Film production could decline by 75% in the Czech Republic due to coronavirus restrictions
- The preventive measures put in place have been disrupting projects by the biggest spenders in the Czech Republic, such as Netflix and Amazon
The measures implemented to prevent the spread of the coronavirus will reduce film production in the Czech Republic by 75% until the end of the year, according to the Czech Audiovisual Producers’ Association. The outbreak of the pandemic and the subsequent strict restrictions have disrupted domestic film and television productions, local distribution operations and large foreign productions such as Alma and Oskar, a biopic drama revolving around painter Oskar Kokoschka and Gustav Mahler’s widow, as well as the second season of Amazon’s steampunk gothic fantasy series Carnival Row.
Amazon and Netflix are among the biggest spenders in the Czech Republic, with Carnival Row holding the current record for incurring almost €68.5 million in eligible costs (see the news). The restrictions have obstructed another blockbuster series from Amazon that was being shot in the Czech Republic, the high fantasy The Wheel of Time (see the news).
The Czech Audiovisual Producers’ Association noted that only 40% of investments in audiovisual production flow into film professions, whereas 60% ends up in non-film industries. The losses incurred by the disrupted foreign projects have so far been estimated at 5 billion Czech crowns (€183,077,645), and this stands at 500 million Czech crowns (€18,307,764) for domestic projects.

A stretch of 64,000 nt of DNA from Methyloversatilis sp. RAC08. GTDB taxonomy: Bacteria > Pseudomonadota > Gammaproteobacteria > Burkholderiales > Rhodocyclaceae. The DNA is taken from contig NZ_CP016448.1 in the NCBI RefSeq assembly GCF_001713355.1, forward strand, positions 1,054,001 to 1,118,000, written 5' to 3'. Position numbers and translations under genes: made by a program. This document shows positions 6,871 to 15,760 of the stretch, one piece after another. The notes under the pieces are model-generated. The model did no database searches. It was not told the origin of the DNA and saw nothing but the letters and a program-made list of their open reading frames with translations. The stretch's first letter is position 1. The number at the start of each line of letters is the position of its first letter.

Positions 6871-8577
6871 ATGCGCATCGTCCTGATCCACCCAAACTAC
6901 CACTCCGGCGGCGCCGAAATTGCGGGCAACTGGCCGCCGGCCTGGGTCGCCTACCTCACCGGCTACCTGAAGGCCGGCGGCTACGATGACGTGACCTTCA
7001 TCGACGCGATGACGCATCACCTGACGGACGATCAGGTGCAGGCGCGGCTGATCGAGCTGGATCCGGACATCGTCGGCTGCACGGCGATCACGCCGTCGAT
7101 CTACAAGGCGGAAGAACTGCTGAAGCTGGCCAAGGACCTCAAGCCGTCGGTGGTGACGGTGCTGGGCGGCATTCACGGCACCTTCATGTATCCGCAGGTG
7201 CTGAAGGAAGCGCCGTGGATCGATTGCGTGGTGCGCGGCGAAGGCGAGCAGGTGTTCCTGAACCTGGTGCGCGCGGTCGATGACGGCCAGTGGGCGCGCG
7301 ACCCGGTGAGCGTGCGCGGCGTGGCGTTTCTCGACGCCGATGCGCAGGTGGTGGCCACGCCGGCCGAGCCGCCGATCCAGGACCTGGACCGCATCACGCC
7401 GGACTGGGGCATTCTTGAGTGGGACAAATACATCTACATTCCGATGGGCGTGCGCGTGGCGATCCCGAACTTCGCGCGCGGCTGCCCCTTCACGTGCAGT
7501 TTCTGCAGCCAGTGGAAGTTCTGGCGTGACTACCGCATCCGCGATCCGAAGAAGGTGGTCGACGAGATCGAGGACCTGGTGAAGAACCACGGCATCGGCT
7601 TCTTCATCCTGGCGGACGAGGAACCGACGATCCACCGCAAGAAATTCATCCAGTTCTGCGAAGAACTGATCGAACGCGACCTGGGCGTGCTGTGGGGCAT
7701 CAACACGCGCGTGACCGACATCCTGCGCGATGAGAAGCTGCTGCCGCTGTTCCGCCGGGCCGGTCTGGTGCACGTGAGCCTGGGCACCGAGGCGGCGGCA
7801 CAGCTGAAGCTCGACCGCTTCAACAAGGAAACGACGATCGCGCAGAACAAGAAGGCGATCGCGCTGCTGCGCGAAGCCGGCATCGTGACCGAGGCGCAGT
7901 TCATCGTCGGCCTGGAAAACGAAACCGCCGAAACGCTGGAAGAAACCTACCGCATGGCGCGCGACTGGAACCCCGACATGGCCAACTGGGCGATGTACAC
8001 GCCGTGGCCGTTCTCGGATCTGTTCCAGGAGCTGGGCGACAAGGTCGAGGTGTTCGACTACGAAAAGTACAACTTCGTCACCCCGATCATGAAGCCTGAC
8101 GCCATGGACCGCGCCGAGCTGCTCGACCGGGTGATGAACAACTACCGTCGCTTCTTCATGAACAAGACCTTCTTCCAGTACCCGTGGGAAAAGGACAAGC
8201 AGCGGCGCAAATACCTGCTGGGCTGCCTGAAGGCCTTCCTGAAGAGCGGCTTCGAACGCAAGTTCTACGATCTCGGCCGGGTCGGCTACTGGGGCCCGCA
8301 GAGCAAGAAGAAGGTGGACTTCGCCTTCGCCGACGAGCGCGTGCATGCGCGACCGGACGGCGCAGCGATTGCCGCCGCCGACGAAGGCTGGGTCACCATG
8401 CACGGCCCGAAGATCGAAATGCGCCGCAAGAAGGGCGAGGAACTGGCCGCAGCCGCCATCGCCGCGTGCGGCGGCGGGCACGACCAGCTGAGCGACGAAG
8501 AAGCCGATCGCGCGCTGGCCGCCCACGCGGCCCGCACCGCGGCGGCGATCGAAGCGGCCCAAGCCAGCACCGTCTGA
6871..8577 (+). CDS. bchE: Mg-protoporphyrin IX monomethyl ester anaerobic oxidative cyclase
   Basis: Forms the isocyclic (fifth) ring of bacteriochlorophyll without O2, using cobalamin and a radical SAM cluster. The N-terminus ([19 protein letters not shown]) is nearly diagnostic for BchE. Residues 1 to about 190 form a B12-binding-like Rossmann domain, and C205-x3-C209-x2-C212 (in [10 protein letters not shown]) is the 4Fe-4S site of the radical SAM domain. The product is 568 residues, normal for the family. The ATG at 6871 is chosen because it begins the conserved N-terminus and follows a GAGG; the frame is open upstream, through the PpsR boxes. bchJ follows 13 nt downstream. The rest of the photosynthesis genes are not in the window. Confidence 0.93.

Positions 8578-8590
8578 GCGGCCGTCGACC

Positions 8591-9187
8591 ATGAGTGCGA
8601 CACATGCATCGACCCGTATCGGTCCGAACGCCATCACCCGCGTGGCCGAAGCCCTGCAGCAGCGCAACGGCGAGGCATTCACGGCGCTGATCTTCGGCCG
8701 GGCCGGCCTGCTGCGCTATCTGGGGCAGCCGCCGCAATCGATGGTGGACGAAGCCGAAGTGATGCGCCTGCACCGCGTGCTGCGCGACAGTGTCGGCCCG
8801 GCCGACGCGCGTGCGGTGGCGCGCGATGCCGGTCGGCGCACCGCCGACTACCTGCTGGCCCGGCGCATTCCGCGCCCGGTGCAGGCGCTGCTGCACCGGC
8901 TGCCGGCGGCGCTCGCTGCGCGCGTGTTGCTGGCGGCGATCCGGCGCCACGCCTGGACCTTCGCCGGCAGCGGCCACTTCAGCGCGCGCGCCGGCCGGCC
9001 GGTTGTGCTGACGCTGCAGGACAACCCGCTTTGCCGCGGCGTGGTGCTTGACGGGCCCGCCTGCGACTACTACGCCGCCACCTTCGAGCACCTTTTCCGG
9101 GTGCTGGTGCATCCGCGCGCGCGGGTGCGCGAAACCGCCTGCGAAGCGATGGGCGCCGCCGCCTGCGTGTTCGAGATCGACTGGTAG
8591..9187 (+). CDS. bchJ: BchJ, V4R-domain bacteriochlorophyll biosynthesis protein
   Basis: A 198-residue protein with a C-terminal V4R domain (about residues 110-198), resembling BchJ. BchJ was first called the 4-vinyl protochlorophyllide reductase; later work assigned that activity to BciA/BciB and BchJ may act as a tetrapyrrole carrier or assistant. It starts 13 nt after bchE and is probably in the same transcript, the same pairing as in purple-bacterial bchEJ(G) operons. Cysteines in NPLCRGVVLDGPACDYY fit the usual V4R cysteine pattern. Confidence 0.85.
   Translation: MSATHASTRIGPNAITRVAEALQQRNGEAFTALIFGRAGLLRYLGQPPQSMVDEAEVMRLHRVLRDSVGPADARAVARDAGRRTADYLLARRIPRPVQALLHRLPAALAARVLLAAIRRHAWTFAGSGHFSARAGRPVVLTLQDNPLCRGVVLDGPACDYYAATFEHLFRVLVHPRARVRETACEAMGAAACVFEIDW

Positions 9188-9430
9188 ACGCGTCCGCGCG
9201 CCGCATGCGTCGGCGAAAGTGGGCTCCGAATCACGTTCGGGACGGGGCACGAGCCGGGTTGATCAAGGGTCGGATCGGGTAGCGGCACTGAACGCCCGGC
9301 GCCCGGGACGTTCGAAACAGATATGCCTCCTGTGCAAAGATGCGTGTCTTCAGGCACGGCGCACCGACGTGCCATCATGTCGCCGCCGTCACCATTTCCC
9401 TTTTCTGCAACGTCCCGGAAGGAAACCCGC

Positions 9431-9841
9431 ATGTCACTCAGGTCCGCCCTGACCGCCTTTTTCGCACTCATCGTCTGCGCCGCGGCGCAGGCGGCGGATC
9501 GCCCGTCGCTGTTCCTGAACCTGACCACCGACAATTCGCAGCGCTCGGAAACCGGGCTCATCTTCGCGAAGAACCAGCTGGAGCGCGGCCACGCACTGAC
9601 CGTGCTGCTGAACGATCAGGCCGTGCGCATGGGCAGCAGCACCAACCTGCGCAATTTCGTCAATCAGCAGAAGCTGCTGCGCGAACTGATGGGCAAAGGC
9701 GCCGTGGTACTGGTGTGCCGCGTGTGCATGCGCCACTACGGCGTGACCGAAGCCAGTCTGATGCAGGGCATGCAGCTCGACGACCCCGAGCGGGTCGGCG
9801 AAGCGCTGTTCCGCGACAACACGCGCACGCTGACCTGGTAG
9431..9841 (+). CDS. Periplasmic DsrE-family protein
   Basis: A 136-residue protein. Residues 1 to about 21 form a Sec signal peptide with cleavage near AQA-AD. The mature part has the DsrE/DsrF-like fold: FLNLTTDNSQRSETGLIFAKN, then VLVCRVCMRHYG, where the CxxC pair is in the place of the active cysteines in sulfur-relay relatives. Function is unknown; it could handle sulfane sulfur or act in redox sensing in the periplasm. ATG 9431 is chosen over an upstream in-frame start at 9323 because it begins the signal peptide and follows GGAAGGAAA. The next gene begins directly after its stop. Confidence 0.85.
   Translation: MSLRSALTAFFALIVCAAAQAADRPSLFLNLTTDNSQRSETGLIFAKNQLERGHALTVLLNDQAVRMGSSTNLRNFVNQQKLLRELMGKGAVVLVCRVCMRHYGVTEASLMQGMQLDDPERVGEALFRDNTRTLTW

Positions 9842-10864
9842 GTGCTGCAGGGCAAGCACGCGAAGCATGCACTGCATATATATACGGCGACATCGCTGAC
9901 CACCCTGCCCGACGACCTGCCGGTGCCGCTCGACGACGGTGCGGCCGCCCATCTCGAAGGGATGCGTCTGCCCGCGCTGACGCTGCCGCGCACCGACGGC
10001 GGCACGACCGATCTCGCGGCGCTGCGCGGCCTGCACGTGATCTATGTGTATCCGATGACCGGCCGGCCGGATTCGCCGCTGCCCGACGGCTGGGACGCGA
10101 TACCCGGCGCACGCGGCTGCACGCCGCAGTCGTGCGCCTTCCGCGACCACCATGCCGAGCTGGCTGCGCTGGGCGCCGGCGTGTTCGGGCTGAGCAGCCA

Projects from the UK, the USA, Germany and Denmark were being shot at the moment of the lockdown, for Netflix, Columbia Pictures, Warner Bros, ZDF, the BBC, Amazon, Sony Pictures and Disney. “A number of foreign projects are now known to have been cancelled, whereas others will return to the Czech Republic. Some countries are beginning to respond to the crisis by planning to introduce special incentives for filmmakers to keep the film business at home in order to restart their own economies,” said the executive director of the Czech Audiovisual Producers’ Association, Magdaléna Králová.